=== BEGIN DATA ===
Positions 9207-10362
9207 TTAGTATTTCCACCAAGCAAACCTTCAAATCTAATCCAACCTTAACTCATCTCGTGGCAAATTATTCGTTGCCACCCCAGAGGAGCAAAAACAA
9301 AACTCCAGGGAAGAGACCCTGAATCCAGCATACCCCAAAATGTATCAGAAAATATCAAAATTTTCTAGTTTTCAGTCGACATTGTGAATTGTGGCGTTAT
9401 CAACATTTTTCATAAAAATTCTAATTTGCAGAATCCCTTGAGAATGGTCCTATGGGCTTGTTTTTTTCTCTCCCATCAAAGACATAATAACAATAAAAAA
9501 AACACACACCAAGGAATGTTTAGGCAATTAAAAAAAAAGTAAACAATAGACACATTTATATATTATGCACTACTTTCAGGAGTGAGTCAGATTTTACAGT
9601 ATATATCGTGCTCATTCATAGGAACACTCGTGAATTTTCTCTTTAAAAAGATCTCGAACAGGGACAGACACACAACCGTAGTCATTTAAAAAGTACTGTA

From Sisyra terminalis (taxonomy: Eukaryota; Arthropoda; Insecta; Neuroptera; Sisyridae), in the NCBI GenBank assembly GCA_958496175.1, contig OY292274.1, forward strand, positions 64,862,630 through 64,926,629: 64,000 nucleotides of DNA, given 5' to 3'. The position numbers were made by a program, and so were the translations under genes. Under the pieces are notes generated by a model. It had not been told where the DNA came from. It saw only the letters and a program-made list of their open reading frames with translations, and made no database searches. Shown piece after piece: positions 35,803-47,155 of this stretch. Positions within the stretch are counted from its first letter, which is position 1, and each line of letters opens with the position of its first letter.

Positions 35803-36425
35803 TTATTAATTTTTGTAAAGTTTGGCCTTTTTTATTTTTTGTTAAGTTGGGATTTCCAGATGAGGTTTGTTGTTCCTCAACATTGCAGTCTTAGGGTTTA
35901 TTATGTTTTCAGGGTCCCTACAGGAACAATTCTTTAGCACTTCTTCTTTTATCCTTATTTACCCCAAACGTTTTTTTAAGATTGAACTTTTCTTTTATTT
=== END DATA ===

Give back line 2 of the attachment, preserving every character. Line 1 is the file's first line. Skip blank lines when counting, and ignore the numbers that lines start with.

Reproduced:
9207 TTAGTATTTCCACCAAGCAAACCTTCAAATCTAATCCAACCTTAACTCATCTCGTGGCAAATTATTCGTTGCCACCCCAGAGGAGCAAAAACAA